activist in Poland

Warsaw, Poland, June 2020: LGBT supporters protesting on the street with rainbow flags. istock / credit: Damian Lugowski

Anti-LGBT Bills Led to More Suicides in Poland, Research Finds

Analysis led by Chad Meyerhoefer shows harmful effects regardless of whether laws passed, with potential parallels to current U.S. “bathroom bills.”

A coordinated political effort against LGBT rights in Poland over the past several years has resulted in little substantive policy but substantial negative mental health outcomes for the country’s population, according to a study led by Chad Meyerhoefer, the Arthur F. Searing Professor and chair of the department of economics in the College of Business.

The National Bureau of Economic Research (NBER) working paper finds that annual suicide attempts increased by 16% after the enactment of anti-LGBT statutes. In addition, suicides increased among middle-aged men and in areas that considered but did not enact anti-LGBT policies.

“Our findings suggest that stigmatization of minority groups leads to declines in population mental health,” said Meyerhoefer, who is also a research associate with NBER’s Economics of Health Program. “These types of discriminatory actions lead to stress, feelings of isolation, and hostility. For those already suffering from mental health problems, which are more prevalent among LGBT individuals, the social stigma associated with the laws can lead to suicide attempts.”

Anti-LGBT Sentiment in Politics

The anti-LGBT movement in Poland accompanied the political ascendance of the country’s Law and Justice party, also known as PiS, which Meyerhoefer described as representing a brand of “right-wing” populism. The party gained a Parliamentary majority in 2015 and held power until voters elected a more moderate majority in December 2023.

During that time, Meyerhoefer said, the party used cultural wedge issues, including LGBT rights, as part of its political strategy. National party leaders codified the “promotion of family values,” a platform that included anti-LGBT rhetoric.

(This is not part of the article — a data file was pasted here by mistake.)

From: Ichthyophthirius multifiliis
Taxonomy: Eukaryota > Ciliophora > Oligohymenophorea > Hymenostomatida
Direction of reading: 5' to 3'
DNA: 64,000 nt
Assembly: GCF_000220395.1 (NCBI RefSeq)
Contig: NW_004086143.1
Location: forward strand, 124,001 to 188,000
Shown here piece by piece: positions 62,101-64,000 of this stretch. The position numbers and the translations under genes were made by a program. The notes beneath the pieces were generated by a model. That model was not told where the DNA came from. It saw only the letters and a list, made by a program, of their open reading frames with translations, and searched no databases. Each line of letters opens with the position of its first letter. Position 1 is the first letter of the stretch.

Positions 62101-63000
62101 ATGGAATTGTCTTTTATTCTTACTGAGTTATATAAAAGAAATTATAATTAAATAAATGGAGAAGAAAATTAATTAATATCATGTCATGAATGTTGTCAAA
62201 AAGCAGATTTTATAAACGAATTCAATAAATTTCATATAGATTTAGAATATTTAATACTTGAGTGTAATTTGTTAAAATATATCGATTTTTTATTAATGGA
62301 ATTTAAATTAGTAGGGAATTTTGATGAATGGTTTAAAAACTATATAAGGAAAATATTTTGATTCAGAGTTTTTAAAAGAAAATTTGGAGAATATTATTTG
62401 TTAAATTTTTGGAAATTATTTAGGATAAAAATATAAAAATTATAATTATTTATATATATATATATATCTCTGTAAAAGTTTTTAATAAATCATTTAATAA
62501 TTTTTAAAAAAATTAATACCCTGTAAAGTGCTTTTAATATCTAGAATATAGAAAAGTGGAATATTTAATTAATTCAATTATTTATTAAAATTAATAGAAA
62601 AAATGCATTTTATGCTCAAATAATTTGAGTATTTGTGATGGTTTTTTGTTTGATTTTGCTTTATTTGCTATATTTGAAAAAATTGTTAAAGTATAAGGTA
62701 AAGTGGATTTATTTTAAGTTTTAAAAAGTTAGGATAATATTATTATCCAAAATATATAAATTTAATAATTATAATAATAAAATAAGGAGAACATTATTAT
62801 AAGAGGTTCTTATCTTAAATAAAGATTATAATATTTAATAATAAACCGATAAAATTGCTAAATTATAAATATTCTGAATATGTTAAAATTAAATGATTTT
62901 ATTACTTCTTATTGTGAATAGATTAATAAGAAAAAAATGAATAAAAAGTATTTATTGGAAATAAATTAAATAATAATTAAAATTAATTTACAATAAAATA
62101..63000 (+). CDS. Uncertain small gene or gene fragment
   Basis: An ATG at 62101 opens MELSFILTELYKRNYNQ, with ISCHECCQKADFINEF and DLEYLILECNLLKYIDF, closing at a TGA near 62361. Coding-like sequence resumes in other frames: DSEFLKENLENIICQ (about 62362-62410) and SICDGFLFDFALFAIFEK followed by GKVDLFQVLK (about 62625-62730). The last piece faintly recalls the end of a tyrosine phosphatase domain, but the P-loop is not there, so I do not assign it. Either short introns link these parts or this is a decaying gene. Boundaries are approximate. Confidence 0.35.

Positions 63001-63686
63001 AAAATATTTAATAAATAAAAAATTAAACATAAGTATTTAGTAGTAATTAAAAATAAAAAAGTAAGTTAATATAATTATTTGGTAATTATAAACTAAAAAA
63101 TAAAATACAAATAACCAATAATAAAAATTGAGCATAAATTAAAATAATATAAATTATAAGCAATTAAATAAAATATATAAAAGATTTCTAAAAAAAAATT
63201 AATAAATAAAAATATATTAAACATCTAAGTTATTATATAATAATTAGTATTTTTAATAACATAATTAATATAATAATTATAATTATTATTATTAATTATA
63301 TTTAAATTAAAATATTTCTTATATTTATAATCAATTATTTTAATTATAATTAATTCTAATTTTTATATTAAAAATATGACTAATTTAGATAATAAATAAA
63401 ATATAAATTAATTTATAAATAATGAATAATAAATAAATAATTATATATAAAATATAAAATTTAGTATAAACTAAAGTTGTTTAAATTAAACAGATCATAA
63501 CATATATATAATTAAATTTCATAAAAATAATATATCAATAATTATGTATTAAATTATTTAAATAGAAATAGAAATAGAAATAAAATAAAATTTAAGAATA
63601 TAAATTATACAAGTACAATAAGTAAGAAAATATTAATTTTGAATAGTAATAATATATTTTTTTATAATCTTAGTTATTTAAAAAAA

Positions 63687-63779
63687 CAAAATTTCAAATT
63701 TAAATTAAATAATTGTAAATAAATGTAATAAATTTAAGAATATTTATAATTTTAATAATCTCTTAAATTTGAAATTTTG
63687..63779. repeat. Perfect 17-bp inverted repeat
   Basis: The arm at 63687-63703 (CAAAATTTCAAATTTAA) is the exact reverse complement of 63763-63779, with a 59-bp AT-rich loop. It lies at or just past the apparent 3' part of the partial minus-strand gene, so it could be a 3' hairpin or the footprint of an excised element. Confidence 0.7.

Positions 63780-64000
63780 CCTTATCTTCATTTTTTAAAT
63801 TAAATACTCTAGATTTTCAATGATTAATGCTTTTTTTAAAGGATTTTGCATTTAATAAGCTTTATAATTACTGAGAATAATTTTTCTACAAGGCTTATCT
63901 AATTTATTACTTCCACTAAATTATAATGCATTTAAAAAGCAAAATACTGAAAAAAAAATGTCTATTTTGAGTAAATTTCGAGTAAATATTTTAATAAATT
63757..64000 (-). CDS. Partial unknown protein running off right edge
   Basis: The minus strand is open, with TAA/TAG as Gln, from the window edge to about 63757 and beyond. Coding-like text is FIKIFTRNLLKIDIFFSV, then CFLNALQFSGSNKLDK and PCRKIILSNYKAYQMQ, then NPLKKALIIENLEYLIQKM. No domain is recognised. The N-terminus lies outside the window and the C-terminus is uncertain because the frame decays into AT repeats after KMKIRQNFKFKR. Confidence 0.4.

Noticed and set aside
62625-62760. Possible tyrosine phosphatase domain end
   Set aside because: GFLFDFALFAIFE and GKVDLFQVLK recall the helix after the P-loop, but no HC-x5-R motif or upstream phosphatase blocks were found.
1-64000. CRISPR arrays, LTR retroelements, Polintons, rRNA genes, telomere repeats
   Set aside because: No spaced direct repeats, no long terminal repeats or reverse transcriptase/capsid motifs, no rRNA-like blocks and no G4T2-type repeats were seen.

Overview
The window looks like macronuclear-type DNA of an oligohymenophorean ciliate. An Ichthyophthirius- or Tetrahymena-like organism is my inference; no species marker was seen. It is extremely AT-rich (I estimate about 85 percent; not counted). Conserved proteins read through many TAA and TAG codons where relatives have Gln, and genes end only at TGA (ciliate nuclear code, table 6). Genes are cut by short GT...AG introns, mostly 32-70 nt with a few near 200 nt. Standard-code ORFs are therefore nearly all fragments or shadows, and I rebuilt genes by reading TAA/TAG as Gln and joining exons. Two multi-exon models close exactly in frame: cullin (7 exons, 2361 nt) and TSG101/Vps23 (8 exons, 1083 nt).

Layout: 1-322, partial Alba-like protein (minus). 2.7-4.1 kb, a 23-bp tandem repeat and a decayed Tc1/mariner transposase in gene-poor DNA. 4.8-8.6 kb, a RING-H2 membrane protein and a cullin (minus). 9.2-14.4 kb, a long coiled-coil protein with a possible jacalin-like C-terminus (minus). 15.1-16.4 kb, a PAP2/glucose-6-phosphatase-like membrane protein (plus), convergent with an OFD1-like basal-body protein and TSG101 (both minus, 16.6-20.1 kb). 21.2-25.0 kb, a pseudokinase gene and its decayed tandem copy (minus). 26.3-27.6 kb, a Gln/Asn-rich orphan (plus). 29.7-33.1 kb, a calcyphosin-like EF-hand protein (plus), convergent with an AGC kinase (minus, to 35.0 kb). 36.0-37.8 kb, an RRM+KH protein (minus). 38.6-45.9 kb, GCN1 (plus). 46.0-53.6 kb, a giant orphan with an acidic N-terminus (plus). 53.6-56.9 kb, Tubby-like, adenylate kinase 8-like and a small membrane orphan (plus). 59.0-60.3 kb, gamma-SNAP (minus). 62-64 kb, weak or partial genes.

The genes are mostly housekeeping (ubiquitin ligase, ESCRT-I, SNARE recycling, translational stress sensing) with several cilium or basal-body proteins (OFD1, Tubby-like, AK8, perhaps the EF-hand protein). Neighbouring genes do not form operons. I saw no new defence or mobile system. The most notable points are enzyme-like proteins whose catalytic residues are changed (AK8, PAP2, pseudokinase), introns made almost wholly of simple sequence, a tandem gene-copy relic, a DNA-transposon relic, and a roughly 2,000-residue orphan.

However, at the national level, relatively little substantive policy was enacted regarding the issue of LGBT rights. Rather, this anti-LGBT sentiment gained more political traction at the local level, particularly in areas that had populations that were more politically conservative and with lower levels of socioeconomic status.

Chad Meyerhoefer

Chad Meyerhoefer

Most anti-LGBT legislation was implemented at the powiat (county) or gmina (municipal) level, and by 2019, a total of 91 powiats, gminas, and provinces had enacted some form of the legislation. These areas covered about a third of both the country’s land area and population, Meyerhoefer said.

Sub-national legislation typically declared official opposition to the ideology associated with the LGBT rights movement and denounced homosexuality and sex education in schools. Some laws also asserted parental control over extra-curricular school activities and appointed a “family ombudsman” tasked with protecting family rights. Many proponents couched their proposals as aiming to create “LGBT-free zones.”

“Rather than articulating specific restrictions on LGBT individuals, these actions provide official sanction to generalized discrimination against LGBT individuals in a variety of societal domains,” said Meyerhoefer, whose broad-based research in health economics has focused on the effects of public policies on health outcomes, healthcare access and economic measures.

Anti-LGBT Bills Led to More Suicides

To study the impact of these official actions on the population’s mental health, Meyerhoefer’s team analyzed county-level data on suicides and suicide attempts using difference-in-differences (DID) models to compare changes in suicide attempts, suicides and overall mortality in areas that adopted anti-LGBT laws to changes in these outcomes in areas along the county’s border that did not pass laws.

The working paper, “Implications of the Decline in LGBT Rights for Population Mental Health: Evidence from Polish ‘LGBT-free Zones,’” is co-authored with Bingjin Xue ’18G ’23 Ph.D., assistant professor of economics at the Paul College Economics at the University of New Hampshire, and Anna Poznańska, a researcher at the Polish National Institute of Public Health.

Xue, who earned her master’s degree in financial engineering and Ph.D. in economics from Lehigh, is a health economist whose research focuses on the effects of health information technology and the impact of public policies on population mental health and wellbeing.